Until now, Jay Z, whose real name is Shawn Carter, has had an almost unbroken record of success. A hip-hop Horatio Alger character, he rose from the bleak poverty of Brooklyn’s Marcy public housing projects to become one of the world’s most successful musical artists. He’s sold 34 million albums in the U.S. alone, according to Nielsen Music. Billboard estimates he made $22 million last year from musical activities. Apart from his artistic talent, Jay Z also aspires to be one of the world’s great businessmen. “I affiliate with Billy Gates, that’s my peer,” he once rapped. And: “You looking at the black Warren Buffett.”
A masterful extender of his own brand, Jay Z, whose net worth has been estimated at $520 million by Forbes, has co-founded a successful record company (Roc-A-Fella), clothing line (Rocawear), nightclub chain (the 40/40 Club), and management company (Roc Nation). He sprinkles his verses with boasts about products he’s designed (Hublot watches and Reebok S. Carter sneakers) and acquired (Armand de Brignac Champagne). “He’s taken the equity that he built as Jay Z and successfully abstracted it to a lifestyle brand,” says Jeff Kempler, a former senior vice president at the Island Def Jam label group and a member of Roc-A-Fella’s board in the early 2000s.
Tidal is Jay Z’s most ambitious venture yet—an effort to profit in an arena that’s thwarted not only other musicians but startups and venture capitalists, too. Many artists are unhappy with the economics of streaming, notably Taylor Swift, who pulled her albums from Spotify last November. Jay Z wants to do better on two levels. Tidal pays record labels and music publishers a higher royalty—75 percent of revenue, vs. Spotify’s 70 percent, boosting the value of music on the Internet, including his own. And as a large shareholder, he could sell off his stake at a profit if outside investors give Tidal a valuation approaching those of other digital-music platforms such as Pandora and Spotify.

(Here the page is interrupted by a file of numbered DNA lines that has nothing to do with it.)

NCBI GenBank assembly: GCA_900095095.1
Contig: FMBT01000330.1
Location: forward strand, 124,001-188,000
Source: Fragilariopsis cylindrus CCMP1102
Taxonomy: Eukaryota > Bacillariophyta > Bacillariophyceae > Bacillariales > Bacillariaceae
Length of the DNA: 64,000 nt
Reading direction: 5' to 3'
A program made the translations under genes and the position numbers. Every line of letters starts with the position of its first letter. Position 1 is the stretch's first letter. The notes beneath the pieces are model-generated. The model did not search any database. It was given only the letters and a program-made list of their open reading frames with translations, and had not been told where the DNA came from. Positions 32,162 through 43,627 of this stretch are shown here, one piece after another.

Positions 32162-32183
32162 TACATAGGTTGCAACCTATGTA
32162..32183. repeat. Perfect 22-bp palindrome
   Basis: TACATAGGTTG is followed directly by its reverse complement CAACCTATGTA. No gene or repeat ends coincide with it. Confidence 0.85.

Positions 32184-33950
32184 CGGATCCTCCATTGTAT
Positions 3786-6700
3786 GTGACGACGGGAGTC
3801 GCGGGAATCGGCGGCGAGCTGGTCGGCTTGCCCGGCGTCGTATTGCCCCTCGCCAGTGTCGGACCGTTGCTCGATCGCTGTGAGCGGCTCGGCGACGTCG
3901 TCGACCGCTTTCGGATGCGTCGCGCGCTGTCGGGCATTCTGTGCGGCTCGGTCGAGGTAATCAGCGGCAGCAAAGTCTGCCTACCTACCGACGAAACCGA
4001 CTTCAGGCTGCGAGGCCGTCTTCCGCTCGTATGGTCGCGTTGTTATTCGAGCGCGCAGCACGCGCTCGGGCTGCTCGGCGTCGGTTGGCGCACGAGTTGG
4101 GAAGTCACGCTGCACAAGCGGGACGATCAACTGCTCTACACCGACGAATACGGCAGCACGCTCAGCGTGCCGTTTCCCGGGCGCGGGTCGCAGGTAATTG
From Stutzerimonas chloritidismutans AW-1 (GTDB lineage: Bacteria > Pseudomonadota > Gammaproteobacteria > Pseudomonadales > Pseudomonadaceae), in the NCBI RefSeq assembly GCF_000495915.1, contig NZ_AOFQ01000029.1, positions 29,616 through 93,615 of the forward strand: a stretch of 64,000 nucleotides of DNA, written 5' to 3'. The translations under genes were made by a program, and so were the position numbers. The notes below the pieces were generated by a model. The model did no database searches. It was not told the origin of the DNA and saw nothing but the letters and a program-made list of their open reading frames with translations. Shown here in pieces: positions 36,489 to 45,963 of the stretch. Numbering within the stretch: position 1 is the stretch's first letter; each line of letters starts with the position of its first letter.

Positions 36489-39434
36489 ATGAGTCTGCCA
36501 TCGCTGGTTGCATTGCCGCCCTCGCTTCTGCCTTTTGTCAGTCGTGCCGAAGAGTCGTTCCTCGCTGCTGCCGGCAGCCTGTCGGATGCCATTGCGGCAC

Another possibility is that Jay Z, who declined to speak to Bloomberg Businessweek, will lose his entire investment in Aspiro, Tidal’s Norwegian parent company, which he purchased in March for $56 million. In streaming, he has formidable rivals. Spotify, the 9-year-old market leader, is valued at $8 billion, and it loses money. Three-quarters of its more than 60 million members use its free, ad-supported service rather than paying $9.99 for a monthly subscription. Smaller players such as Deezer and Rhapsody also lose money but have managed to stay afloat. Apple is expected to introduce its own product using Beats technology later this month at the same $9.99 subscription price—but the $757 billion company can afford to break even or even lose money on music as long as it sells more iPhones, iPads, and watches.
So what is Jay Z thinking? He turned 45 in December. The onetime street hustler is now a husband and a father and hobnobs with world leaders such as President Obama and Nicolas Sarkozy, the former president of France. Some say he has grander ambitions in middle age. “He’d like to be a billionaire,” says Rob Stone, co-founder of the Fader, a magazine that extensively covers the rap world. “He’s talked openly about that. But I think in his mind, it’s no longer just about how much money he’s making. It’s about his legacy and what the name Shawn Carter will mean after he’s gone.” He wants to save the music industry from the brutal economics of streaming—and make himself a fortune in the process. So far he’s doing neither.
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SOURCE: Bloomberg Business – Devin Leonard